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The Pre-Take on 'The Giver'

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In a post-apocalyptic society, where people live in peace and contentment, a boy (Jonas) is chosen to become the next receiver of the community's memories. With the receipt of those memories, Jonas is given the stark realization that his society is built on a lie, a lie which has subverted the full scope of human perception, feeling, and emotion. Confronted with a chance to change the lives of his family and his people, Jonas must decide whether a horrible truth is more important than a false life of contentment.

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Based on a novel, written by Lois Lowry in 1993, "The Giver" is the first in a quartet of books about a dystopian future. In the book, Jonas is a 12 year old boy. As per the standard in Hollywood, the Jonas feature in the film adaptation will most likely be 17 or 18, allowing for the introduction of a formulaic love interest or situation, which is not present in the original text. Twenty-four year old Brenton Thwaites, most recently known for his role as Prince Phillip in "Maleficent," stars as Jonas.

Alongside Thwaites, "The Given" plays host to a number of acting veterans and rising stars, including Katie Holmes, Jeff Bridges, Meryl Streep, Taylor Swift, and "True Bloods" Alexander Skarsgård (Eric Northman). While Skarsgård gears up for his future role in the next Tarzan reboot (reported on Classicalite on the 21st), Bridges, Thwaites, Phillip Noyce (director), and Lois Lowry (author) are scheduled to appear at Comicon on Thursday the 24th to premiere exclusive footage from the upcoming film. On a side note, Jeff Bridges owns the development rights for "The Giver" and has been trying to develop the film for several years (Huffington Post) .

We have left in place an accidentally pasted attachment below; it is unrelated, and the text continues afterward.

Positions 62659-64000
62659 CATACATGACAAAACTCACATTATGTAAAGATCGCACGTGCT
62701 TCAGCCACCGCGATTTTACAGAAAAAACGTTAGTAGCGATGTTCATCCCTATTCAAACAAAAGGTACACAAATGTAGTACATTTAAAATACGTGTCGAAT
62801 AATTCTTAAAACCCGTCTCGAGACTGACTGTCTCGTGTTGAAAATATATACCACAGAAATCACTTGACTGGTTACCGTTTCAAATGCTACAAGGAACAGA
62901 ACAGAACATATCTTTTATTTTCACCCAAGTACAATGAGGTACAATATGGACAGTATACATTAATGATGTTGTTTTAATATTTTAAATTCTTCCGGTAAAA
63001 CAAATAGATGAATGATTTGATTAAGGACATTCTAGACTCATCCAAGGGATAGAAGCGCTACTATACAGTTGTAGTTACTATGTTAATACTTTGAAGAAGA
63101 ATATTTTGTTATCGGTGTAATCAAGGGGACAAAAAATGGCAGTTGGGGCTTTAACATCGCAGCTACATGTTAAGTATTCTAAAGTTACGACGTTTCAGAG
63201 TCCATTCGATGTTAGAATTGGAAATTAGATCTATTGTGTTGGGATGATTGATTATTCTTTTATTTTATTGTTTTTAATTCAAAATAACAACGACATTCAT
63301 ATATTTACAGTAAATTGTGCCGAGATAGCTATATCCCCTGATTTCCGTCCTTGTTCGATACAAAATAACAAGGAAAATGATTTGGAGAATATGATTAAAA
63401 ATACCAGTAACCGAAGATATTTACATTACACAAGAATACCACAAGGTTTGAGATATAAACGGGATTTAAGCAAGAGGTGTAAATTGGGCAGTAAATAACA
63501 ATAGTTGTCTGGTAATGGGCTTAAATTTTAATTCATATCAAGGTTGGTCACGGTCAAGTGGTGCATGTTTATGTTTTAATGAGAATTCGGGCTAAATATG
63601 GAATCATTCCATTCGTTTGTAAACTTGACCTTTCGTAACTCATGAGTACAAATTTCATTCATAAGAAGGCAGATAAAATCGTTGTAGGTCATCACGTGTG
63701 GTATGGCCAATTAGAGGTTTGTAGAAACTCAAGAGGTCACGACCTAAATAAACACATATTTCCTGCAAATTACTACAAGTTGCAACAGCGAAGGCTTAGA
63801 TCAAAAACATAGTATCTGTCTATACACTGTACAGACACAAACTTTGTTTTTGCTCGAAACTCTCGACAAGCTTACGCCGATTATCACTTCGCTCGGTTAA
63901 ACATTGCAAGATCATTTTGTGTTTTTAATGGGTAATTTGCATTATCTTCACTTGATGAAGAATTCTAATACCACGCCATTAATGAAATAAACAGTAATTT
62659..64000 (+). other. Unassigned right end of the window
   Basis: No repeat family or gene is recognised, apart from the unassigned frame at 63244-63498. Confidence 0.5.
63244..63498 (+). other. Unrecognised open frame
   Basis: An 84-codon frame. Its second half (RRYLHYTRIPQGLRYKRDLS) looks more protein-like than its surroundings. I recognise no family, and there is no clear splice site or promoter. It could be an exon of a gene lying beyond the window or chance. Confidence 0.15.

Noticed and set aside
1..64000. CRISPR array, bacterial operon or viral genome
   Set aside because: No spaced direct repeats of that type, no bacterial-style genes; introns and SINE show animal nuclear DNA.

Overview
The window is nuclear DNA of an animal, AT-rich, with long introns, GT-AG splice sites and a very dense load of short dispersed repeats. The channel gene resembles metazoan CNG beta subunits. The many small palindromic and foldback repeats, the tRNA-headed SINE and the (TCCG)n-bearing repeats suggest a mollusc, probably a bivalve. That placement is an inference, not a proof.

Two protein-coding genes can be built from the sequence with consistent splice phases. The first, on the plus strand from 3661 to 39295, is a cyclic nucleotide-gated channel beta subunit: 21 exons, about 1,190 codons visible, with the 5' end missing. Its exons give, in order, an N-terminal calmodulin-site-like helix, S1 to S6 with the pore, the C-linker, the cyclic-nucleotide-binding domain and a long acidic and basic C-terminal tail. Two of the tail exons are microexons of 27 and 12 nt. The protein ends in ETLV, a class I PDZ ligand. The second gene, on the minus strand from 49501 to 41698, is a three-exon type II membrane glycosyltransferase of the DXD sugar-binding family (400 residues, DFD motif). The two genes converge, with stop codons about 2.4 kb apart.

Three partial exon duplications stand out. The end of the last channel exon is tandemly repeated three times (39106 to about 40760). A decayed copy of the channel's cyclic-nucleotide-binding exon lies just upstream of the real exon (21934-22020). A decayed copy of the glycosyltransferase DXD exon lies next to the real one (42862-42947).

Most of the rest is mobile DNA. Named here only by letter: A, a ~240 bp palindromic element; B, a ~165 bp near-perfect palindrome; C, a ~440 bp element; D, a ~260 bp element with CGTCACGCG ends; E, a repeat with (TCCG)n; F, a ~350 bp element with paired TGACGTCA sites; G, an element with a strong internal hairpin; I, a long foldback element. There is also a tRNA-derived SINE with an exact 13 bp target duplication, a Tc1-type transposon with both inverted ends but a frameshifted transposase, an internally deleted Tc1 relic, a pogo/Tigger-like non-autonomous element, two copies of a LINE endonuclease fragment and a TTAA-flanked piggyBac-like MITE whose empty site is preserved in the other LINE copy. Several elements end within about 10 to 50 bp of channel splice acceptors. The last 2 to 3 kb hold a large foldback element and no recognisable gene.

Despite the popularity of "The Giver" novels, for many years, the books were a source of controversy and discord amongst American schools. While some schools embraced the books and their tendency to address issues of racism, murder, and standing up to authority figures, other schools chose to ban Lowry's novels from the curriculum. After the release of the last book in "The Giver" quartet, Lowry said the following, in an interview with the Huffington Post.

"I don't set out with an agenda when I write a book. I create a character and want to tell a good story. With "The Giver," at the time [of writing] my father was very old and losing his memory, and I was interested in memory and how it works. And I thought, what if we could control human memory? Though I hadn't ever written science fiction before, I did set it in this hypothesized future time. And that was kind of fun, creating a whole different sort of world."

With Hollywood's tendency to play to the more vocal minority of middle America, let's hope that "The Giver" manages to maintain its own voice, concepts, and issues addressed in the original text. The film is set for release this August, on the 15th.


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